How will high-density apartments/multifamily housing benefit residents? Did the 09 General Plan call for 300 apartments w/ options to add more in future phases? Are the approved 988 units mandated

The currently approved Five Lagunas project from 2016, which included 988 multifamily units (and any additional housing if approved in the proposed plan), will help facilitate the redevelopment of the property by replacing obsolete retail space for which there is shrinking demand.  The approved housing is consistent with City planning policies and the City will evaluate if additional housing units would be consistent.  Generally, by proposing a balance of uses that fill a need in the market, the community benefits by having new vibrant buildings and spaces, productive retail stores, and office spaces that provide jobs in the local economy.  Newer multifamily housing provides older existing residents who are looking to downsize the opportunity to remain in Laguna Hills while providing a housing choice for younger residents who can’t yet afford to purchase a home in Laguna Hills.  The proposed housing will also help the City meet its housing obligations to the State.  In addition, MGP must pay $15,636 per unit in “Quimby Fees.”  Quimby Fees are fees authorized by State law which the City collects to build new park and recreation facilities, or rehabilitate existing facilities, when new multi-family residential development occurs. If approved, the project would result in the payment of between $18 million and $23 million in Quimby Fees, depending on the number of units built in the project. 

Housing was always anticipated to be included in the Urban Village area, which was analyzed in the City 2009 General Plan update.  While the General Plan estimated that an additional 200 units would be built, it also determined that as properties transitioned from one use to another or property owners rebuilt in certain areas (such as the Urban Village), land uses and intensities would gradually shift to align with the intent of the General Plan’s Land Use Element.  For the UVSP area, this means creating an urban village consisting of civic, retail, recreational, housing, hotel, medical offices, and general offices (Laguna Hills General Plan, pp. 29-30).  Further, the UVSP anticipated that land uses could be interchangeable and that property could be developed to its maximum intensity provided that the UVSP Trip Budget was not exceeded and trip generation impacts created were within acceptable levels identified by the General Plan (UVSP, pp. 35 & 36).


Laguna Hills General Plan & Urban Village Specific Plan 

Laguna Hills Municipal Code Chapter 8-06 – LagunaHills/#!/LagunaHills08/LagunaHills0806.html#8-06

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1. Explain the current zoning, conditional use permits, and land use for the 68-acre property [the former Laguna Hills Mall] and adjacent developments. What can/can’t the City Council control?
2. What is the status of the plan MGP showed the community at their April 2019 Community Forum? How does it compare to the approved 2016 plan?
3. How much housing does the City’s Zoning Code allow on the property?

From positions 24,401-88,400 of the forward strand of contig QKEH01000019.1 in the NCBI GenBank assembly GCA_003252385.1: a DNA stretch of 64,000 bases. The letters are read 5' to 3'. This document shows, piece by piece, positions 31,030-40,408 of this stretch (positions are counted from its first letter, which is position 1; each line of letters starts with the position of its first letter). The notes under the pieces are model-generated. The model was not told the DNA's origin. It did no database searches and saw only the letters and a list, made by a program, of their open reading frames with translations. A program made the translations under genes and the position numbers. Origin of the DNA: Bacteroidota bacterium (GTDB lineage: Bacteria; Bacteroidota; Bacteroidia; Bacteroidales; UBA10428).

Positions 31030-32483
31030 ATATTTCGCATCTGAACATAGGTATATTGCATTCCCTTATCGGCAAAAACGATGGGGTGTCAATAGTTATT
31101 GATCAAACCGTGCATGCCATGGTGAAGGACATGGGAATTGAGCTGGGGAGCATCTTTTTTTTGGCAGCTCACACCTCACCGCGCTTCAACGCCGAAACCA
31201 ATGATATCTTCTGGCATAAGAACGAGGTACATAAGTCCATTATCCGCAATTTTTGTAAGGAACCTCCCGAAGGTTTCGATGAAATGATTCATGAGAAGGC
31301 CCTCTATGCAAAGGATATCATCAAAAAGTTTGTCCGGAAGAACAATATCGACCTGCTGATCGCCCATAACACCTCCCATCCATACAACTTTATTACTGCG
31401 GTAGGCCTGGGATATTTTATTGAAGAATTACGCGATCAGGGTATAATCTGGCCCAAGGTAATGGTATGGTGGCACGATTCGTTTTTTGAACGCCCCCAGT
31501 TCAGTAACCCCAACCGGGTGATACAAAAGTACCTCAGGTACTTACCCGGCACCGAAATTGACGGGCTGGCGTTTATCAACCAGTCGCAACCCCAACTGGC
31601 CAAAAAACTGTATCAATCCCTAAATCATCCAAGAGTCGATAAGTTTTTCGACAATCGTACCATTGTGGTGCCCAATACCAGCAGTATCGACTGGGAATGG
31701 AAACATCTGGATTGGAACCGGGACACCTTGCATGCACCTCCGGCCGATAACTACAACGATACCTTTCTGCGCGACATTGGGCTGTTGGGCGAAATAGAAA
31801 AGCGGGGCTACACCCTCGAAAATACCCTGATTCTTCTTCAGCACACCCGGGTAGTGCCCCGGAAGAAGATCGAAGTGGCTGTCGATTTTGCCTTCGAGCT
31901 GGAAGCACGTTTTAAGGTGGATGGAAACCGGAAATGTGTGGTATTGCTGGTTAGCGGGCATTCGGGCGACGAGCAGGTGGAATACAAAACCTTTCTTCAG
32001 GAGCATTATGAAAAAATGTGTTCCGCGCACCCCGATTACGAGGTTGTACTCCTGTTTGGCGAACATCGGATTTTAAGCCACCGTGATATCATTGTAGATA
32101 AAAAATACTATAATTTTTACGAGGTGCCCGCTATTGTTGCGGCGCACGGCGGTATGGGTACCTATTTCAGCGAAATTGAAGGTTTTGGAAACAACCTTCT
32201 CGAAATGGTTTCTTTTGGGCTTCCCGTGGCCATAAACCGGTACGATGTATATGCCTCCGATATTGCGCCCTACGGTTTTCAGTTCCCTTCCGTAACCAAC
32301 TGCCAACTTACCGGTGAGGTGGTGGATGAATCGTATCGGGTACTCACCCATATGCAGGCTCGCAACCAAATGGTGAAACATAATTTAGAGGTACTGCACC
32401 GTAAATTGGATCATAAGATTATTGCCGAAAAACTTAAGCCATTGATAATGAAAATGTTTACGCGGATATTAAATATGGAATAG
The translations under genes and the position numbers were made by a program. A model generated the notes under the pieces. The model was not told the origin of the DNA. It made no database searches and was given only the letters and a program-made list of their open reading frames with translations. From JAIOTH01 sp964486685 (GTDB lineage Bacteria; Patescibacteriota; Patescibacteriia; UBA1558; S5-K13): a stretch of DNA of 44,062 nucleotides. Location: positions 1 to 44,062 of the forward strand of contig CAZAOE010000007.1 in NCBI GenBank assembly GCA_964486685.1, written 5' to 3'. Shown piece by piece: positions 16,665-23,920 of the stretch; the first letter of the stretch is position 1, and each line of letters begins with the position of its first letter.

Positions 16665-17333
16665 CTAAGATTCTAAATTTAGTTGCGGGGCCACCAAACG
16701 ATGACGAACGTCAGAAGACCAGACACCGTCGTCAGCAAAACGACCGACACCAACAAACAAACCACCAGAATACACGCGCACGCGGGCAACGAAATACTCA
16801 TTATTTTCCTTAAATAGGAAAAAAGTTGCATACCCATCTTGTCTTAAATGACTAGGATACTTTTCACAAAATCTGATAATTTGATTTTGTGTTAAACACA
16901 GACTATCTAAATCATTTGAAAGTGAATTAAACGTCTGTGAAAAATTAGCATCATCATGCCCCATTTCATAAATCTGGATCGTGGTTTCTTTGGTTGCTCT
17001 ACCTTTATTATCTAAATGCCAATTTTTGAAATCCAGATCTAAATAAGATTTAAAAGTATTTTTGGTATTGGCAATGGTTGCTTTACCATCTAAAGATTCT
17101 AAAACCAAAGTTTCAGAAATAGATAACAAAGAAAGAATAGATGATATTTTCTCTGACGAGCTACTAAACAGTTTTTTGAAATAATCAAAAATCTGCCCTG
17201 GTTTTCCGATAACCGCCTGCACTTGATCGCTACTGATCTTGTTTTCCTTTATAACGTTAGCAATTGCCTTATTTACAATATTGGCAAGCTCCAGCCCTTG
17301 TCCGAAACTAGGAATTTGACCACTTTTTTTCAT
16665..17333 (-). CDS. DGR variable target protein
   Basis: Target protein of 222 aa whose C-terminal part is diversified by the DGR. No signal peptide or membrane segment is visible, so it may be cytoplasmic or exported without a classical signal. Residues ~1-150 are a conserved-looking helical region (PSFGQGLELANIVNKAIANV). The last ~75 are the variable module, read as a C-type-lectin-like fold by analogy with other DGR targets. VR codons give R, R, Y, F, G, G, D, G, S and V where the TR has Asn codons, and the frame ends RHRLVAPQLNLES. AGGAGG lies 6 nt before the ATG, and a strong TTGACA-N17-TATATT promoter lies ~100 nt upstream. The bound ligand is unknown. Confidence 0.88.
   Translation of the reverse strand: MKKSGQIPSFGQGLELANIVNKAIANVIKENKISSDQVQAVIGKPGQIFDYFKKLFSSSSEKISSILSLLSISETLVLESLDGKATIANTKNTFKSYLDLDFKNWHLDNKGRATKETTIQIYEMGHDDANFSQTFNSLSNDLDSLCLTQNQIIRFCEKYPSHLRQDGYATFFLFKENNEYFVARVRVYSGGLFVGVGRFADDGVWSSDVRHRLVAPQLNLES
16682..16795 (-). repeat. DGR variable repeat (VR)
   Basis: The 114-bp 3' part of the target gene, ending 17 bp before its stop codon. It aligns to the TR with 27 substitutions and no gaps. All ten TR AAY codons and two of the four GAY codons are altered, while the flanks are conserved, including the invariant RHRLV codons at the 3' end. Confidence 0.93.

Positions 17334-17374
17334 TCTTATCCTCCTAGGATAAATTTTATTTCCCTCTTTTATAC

4. Does the City consider traffic in evaluating development proposals in the UVSP?
5. In 2016, the City approved over 926,000 sq. feet of retail and office building area and 988 dwelling units. If MGP is an established developer, why has Five Lagunas taken so long to get started?
6. What does the City Council see as a viable solution for the development of the site? When considering a new development, does and can the City Council factor in the greater good of the community?
7. How do the new and future proposed/approved Oakbrook apartments factor into any decision making?
8. What are current vacancy rates for existing apartment complexes?
9. Why doesn’t the City insist MGP provide more retail space and less office and housing space?
10. What creates the most value for the city and community: High-density multifamily housing, retail, or commercial office?
11. What kind of retail space can residents expect to see since the outlook for traditional storefronts is so negative?
12. How much revenue has the City lost from the mall closing?
13. How has the City responded to this loss of revenue?
14. How will property taxes benefit the city and how much will the city actually receive?
15. How does more development on the site, especially more residential development, impact community infrastructure such as police services, fire and paramedic services, traffic, water, schools, etc.?
16. What were the projected traffic levels for the originally approved Five Lagunas Project? What is the difference between retail development and apartment development with respect to traffic?
17. How will high-density apartments/multifamily housing benefit residents? Did the 09 General Plan call for 300 apartments w/ options to add more in future phases? Are the approved 988 units mandated
18. What if residents do not want to see more housing developed beyond the 988 units approved in 2016 in a future project?
19. Why doesn’t the City simply ignore State housing element law?
20. What is the City’s obligation to help address the Statewide/federal affordable housing shortage, including low-income and homeless shelters?
21. What exactly is the Housing Crisis Act (SB 330) and how does it impact the new project submitted by MGP?
22. What are the key steps involved in the entitlement process?
23. How long will it take for the project to reach the public hearing?